It’s OK to call this the bounce back game.
There’s so many players on the Patriots roster that bettered their efforts Sunday against the Minnesota Vikings. The 30-7 win was sparked almost entirely by the defense, which accounted for four interceptions against former Patriots backup quarterback Matt Cassel, as well as a blocked field goal.
Here’s our takeaways from Sunday’s win, the Patriots’ first of the year, with the defense almost entirely in mind.
1. Chandler Jones much better on the edge — We’ll remember, probably fondly, Chandler Jones’ blocked field goal, which he scooped up and returned for a touchdown. It’ll make the rounds on the highlights. But of greater significance for the Patriots this season will be his play as a 3-4 linebacker. In Week 1 against the Miami Dolphins, the Patriots opted to use him as 3-4 defensive end, something that did not go over well, despite a couple of quarterback hurries. (Two penalties for roughing the passer and $16,000 fine later, it’s really something he even wants to forget.) But on Sunday, as the outside linebacker, Jones showed Matt Patricia exactly how he should be used on regular basis. Not only was Jones able to get to the quarterback, recording two sacks and three hits while tying the team lead in tackles. As that bigger outside linebacker, he was able to brush off tackles, tight ends, and fullbacks to insert himself into running plays, something he couldn’t do as an interior player. That kind of promising effort is only enabled by the healthy return of Chris Jones and Sealver Siliga. Siliga, in his second game, was a regular alongside Vince Wilfork in the 3-4 for the first time and Chris Jones returned for his first action since hurting his ankle in the preseason. It’s safe to say that with this healthy quartet, this is the lineup of players you can expect going forward, much like you can expect Chandler Jones to dominate the edge for the rest of the season.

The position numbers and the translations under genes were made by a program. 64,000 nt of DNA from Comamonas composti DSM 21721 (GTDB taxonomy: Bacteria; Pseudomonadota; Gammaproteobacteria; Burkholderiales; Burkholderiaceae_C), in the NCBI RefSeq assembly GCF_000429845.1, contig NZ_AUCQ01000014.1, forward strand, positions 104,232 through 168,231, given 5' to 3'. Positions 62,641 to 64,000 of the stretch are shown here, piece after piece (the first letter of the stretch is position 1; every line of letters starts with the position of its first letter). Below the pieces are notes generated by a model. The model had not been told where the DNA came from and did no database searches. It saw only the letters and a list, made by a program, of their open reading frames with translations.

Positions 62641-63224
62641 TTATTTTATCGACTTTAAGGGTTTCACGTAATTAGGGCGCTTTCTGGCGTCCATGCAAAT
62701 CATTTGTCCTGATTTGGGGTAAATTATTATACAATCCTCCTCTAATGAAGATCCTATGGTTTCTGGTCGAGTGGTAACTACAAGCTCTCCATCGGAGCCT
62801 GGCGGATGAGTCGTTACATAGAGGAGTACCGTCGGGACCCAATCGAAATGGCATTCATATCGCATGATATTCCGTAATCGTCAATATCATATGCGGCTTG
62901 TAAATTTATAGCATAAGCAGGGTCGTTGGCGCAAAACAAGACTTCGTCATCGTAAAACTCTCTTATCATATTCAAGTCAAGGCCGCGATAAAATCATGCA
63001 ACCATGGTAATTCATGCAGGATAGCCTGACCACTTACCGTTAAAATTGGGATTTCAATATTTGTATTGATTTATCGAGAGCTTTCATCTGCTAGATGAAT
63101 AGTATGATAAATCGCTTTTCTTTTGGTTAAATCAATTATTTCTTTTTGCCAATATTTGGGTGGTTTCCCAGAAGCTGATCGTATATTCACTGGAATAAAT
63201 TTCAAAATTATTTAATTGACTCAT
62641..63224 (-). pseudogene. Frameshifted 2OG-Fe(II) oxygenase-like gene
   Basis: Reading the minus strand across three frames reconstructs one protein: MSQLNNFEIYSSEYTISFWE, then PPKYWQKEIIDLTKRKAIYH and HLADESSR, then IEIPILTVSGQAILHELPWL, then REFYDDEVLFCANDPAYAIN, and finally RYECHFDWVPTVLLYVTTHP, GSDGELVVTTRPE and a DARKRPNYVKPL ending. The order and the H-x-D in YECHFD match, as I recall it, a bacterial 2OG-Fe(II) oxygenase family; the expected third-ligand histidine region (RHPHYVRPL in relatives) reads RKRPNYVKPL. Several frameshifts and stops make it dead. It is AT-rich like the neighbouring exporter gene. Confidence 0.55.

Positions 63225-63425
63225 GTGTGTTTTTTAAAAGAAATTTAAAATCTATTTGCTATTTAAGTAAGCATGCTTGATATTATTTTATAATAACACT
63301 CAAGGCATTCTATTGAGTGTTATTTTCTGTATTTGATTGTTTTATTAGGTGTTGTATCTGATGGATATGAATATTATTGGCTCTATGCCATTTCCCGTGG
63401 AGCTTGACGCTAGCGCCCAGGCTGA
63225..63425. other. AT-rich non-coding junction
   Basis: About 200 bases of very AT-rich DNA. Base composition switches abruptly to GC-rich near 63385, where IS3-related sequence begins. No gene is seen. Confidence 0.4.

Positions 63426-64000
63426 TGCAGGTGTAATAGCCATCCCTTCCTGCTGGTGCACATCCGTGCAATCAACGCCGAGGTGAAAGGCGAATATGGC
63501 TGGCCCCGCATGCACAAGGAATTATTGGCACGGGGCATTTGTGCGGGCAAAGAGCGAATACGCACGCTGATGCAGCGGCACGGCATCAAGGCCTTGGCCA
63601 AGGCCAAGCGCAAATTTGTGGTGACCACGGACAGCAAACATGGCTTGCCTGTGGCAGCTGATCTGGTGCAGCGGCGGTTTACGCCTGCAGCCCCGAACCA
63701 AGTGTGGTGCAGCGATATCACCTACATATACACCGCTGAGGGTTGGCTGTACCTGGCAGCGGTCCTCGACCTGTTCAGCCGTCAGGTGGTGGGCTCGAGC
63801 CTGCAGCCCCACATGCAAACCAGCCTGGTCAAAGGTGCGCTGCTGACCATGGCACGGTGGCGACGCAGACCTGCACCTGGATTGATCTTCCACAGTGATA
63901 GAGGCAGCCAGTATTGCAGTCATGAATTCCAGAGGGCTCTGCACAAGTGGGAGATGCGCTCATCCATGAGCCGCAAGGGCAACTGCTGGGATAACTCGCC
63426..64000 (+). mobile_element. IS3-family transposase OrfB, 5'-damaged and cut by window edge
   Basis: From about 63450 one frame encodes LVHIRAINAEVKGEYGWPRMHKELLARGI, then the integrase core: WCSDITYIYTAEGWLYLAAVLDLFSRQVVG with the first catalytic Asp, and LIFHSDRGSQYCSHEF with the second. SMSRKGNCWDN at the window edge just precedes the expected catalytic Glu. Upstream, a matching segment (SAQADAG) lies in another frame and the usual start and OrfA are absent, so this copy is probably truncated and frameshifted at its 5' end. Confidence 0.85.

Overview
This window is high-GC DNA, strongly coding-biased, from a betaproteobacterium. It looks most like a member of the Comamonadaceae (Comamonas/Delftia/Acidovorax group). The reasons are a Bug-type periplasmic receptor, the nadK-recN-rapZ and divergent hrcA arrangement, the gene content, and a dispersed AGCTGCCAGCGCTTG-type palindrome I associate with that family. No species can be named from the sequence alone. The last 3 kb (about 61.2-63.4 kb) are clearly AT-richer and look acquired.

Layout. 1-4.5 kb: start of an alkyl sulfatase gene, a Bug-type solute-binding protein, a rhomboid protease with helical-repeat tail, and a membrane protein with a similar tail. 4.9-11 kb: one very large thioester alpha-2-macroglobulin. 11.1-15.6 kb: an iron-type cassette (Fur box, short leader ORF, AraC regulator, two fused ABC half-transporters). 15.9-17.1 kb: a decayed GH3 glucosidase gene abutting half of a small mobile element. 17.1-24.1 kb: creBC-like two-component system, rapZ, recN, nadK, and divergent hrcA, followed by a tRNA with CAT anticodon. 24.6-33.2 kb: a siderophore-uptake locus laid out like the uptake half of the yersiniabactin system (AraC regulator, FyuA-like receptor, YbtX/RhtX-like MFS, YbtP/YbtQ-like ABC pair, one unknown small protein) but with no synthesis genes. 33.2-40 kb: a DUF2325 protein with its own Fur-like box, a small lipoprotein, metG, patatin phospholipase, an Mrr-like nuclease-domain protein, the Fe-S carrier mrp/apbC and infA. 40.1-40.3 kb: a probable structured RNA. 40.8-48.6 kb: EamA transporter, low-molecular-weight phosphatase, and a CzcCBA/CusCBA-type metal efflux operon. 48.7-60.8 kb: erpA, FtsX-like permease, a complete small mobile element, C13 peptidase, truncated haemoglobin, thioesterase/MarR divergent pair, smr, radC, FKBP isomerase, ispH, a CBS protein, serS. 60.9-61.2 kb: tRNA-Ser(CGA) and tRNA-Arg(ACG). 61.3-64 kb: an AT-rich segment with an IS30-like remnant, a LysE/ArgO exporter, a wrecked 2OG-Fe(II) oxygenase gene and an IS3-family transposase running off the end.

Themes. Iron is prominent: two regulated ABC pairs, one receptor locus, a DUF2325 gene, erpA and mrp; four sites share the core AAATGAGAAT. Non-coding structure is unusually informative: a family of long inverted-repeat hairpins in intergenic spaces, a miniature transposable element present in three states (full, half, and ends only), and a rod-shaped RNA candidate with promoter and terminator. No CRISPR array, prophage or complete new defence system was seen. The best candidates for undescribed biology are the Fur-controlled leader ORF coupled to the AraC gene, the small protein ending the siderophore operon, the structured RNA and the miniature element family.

2. Swapping wide receivers … what’s the difference? — It was nice to see Aaron Dobson make his season debut for the Patriots but it came at the expense of Kenbrell Thompkins who, like Dobson in Week 1, was a healthy scratch. Dobson caught one pass for 13 yards on two targets. In Week 1, Thompkins caught five passes for 37 yards on 10 targets. You can be the judge for yourself on who was better. But my eyes are on Brandon LaFell and Danny Amendola, both of whom didn’t record a reception and were targeted collectively once. Something’s gotta give.
3. No Adrian Peterson to worry about — With Adrian Peterson inactive for Sunday’s game after being indicted on child abuse charges in Texas, the Patriots were off the hook from defending one of the game’s elite running backs. Matt Asiata was the Vikings’ leading rusher with 36 yards on 13 carries. The Vikings compiled 54 yards on the ground in total. It was an unsurprisingly stout defensive effort. There’s no reason the Patriots should feel overly confident about the effort.
4. Logan Ryan should be the Patriots’ top second cornerback — Take away Logan Ryan’s third quarter interception of Matt Cassel and the second-year cornerback still had a fantastic outing against the Vikings. He was in Cordarelle Patterson’s pocket, helping to hold the dynamic receiver to 56 yards receiving on four catches. Ryan had two passes defensed and three tackles, allowing two receptions for 24 yards in the game. He also had two penalties. But his pass coverage was so good, it’s worth giving him a pass after making life difficult for Cassel outside the hash marks. That’s something that Alfonzo Dennard, who was a healthy scratch, could not do against Miami.
5. Dont’a Hightower or Rob Ninkovich? Considering that Rob Ninkovich has been a steady presence for the Patriots defense over the past five seasons, and Dont’a Hightower is still finding his way in the NFL, who would you consider to be a better player to set up on the outside in a 3-4 defense? Without a doubt right now, it should be Hightower. The Patriots linebacker showed that he is better suited for the new defensive scheme and, along with Chandler Jones, can cause havoc for quarterbacks when asked to rush the passer. He finished with eight tackles, two sacks, and a pass defensed. Ninkovich, working partly in the same role, had three tackles and a sack. If the Patriots were to return to a 4-3, I can see Ninkovich’s value rising. But with the propensity to use the 3-4, there should be no reason the team holds back Hightower for the sake of Ninkovich.